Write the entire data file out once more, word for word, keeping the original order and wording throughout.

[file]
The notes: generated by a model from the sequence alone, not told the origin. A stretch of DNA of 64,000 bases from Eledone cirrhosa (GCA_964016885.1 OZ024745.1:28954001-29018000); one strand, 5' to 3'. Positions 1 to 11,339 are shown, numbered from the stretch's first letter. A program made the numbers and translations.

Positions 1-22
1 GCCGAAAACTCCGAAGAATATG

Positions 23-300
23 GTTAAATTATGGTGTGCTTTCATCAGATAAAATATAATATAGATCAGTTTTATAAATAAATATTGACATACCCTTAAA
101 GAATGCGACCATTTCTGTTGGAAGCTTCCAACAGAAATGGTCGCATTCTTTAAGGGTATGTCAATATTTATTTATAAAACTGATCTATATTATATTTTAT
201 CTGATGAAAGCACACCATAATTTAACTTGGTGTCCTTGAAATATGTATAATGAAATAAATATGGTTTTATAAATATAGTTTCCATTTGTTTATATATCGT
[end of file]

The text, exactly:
The notes: generated by a model from the sequence alone, not told the origin. A stretch of DNA of 64,000 bases from Eledone cirrhosa (GCA_964016885.1 OZ024745.1:28954001-29018000); one strand, 5' to 3'. Positions 1 to 11,339 are shown, numbered from the stretch's first letter. A program made the numbers and translations.

Positions 1-22
1 GCCGAAAACTCCGAAGAATATG

Positions 23-300
23 GTTAAATTATGGTGTGCTTTCATCAGATAAAATATAATATAGATCAGTTTTATAAATAAATATTGACATACCCTTAAA
101 GAATGCGACCATTTCTGTTGGAAGCTTCCAACAGAAATGGTCGCATTCTTTAAGGGTATGTCAATATTTATTTATAAAACTGATCTATATTATATTTTAT
201 CTGATGAAAGCACACCATAATTTAACTTGGTGTCCTTGAAATATGTATAATGAAATAAATATGGTTTTATAAATATAGTTTCCATTTGTTTATATATCGT